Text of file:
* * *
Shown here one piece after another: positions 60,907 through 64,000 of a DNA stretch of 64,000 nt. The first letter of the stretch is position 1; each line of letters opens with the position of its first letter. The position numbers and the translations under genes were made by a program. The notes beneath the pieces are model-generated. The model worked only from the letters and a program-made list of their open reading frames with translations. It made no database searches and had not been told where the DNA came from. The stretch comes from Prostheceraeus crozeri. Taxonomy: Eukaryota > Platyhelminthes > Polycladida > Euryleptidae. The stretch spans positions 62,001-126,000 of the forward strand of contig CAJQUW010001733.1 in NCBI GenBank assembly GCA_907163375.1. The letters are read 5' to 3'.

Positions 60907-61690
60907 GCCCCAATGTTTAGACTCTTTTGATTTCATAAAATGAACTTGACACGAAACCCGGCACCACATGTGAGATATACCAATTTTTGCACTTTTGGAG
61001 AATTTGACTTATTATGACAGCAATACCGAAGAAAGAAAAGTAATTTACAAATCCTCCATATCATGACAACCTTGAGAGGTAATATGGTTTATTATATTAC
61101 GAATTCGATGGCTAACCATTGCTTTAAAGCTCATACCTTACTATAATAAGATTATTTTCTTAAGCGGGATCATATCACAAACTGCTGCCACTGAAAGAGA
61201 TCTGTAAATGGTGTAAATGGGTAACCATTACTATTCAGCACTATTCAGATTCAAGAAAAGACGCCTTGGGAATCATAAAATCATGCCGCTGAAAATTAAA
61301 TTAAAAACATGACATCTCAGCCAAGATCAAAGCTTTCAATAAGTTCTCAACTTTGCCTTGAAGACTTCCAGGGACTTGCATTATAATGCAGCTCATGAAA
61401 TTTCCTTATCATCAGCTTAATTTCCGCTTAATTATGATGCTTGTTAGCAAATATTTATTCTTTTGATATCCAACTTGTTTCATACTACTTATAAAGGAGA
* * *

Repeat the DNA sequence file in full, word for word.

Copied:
Shown here one piece after another: positions 60,907 through 64,000 of a DNA stretch of 64,000 nt. The first letter of the stretch is position 1; each line of letters opens with the position of its first letter. The position numbers and the translations under genes were made by a program. The notes beneath the pieces are model-generated. The model worked only from the letters and a program-made list of their open reading frames with translations. It made no database searches and had not been told where the DNA came from. The stretch comes from Prostheceraeus crozeri. Taxonomy: Eukaryota > Platyhelminthes > Polycladida > Euryleptidae. The stretch spans positions 62,001-126,000 of the forward strand of contig CAJQUW010001733.1 in NCBI GenBank assembly GCA_907163375.1. The letters are read 5' to 3'.

Positions 60907-61690
60907 GCCCCAATGTTTAGACTCTTTTGATTTCATAAAATGAACTTGACACGAAACCCGGCACCACATGTGAGATATACCAATTTTTGCACTTTTGGAG
61001 AATTTGACTTATTATGACAGCAATACCGAAGAAAGAAAAGTAATTTACAAATCCTCCATATCATGACAACCTTGAGAGGTAATATGGTTTATTATATTAC
61101 GAATTCGATGGCTAACCATTGCTTTAAAGCTCATACCTTACTATAATAAGATTATTTTCTTAAGCGGGATCATATCACAAACTGCTGCCACTGAAAGAGA
61201 TCTGTAAATGGTGTAAATGGGTAACCATTACTATTCAGCACTATTCAGATTCAAGAAAAGACGCCTTGGGAATCATAAAATCATGCCGCTGAAAATTAAA
61301 TTAAAAACATGACATCTCAGCCAAGATCAAAGCTTTCAATAAGTTCTCAACTTTGCCTTGAAGACTTCCAGGGACTTGCATTATAATGCAGCTCATGAAA
61401 TTTCCTTATCATCAGCTTAATTTCCGCTTAATTATGATGCTTGTTAGCAAATATTTATTCTTTTGATATCCAACTTGTTTCATACTACTTATAAAGGAGA